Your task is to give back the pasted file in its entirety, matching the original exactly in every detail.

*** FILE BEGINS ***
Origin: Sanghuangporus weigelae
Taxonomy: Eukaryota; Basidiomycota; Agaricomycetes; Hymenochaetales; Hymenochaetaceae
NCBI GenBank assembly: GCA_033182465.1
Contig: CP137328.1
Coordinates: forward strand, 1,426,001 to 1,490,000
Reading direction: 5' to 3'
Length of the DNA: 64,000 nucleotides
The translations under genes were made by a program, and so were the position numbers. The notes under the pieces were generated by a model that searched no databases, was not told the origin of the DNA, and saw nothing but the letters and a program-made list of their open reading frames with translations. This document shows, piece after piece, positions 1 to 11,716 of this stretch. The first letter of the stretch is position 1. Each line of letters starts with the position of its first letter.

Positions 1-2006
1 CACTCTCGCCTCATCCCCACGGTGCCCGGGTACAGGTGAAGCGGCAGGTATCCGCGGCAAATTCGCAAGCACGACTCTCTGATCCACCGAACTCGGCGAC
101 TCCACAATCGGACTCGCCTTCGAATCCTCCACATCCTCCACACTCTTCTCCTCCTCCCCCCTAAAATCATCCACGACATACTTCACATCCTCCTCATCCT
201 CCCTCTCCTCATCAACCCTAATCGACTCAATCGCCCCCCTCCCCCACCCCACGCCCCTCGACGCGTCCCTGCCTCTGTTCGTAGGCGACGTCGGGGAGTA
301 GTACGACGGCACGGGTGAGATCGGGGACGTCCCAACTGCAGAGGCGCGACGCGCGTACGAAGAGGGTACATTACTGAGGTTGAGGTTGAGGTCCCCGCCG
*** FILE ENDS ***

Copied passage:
Origin: Sanghuangporus weigelae
Taxonomy: Eukaryota; Basidiomycota; Agaricomycetes; Hymenochaetales; Hymenochaetaceae
NCBI GenBank assembly: GCA_033182465.1
Contig: CP137328.1
Coordinates: forward strand, 1,426,001 to 1,490,000
Reading direction: 5' to 3'
Length of the DNA: 64,000 nucleotides
The translations under genes were made by a program, and so were the position numbers. The notes under the pieces were generated by a model that searched no databases, was not told the origin of the DNA, and saw nothing but the letters and a program-made list of their open reading frames with translations. This document shows, piece after piece, positions 1 to 11,716 of this stretch. The first letter of the stretch is position 1. Each line of letters starts with the position of its first letter.

Positions 1-2006
1 CACTCTCGCCTCATCCCCACGGTGCCCGGGTACAGGTGAAGCGGCAGGTATCCGCGGCAAATTCGCAAGCACGACTCTCTGATCCACCGAACTCGGCGAC
101 TCCACAATCGGACTCGCCTTCGAATCCTCCACATCCTCCACACTCTTCTCCTCCTCCCCCCTAAAATCATCCACGACATACTTCACATCCTCCTCATCCT
201 CCCTCTCCTCATCAACCCTAATCGACTCAATCGCCCCCCTCCCCCACCCCACGCCCCTCGACGCGTCCCTGCCTCTGTTCGTAGGCGACGTCGGGGAGTA
301 GTACGACGGCACGGGTGAGATCGGGGACGTCCCAACTGCAGAGGCGCGACGCGCGTACGAAGAGGGTACATTACTGAGGTTGAGGTTGAGGTCCCCGCCG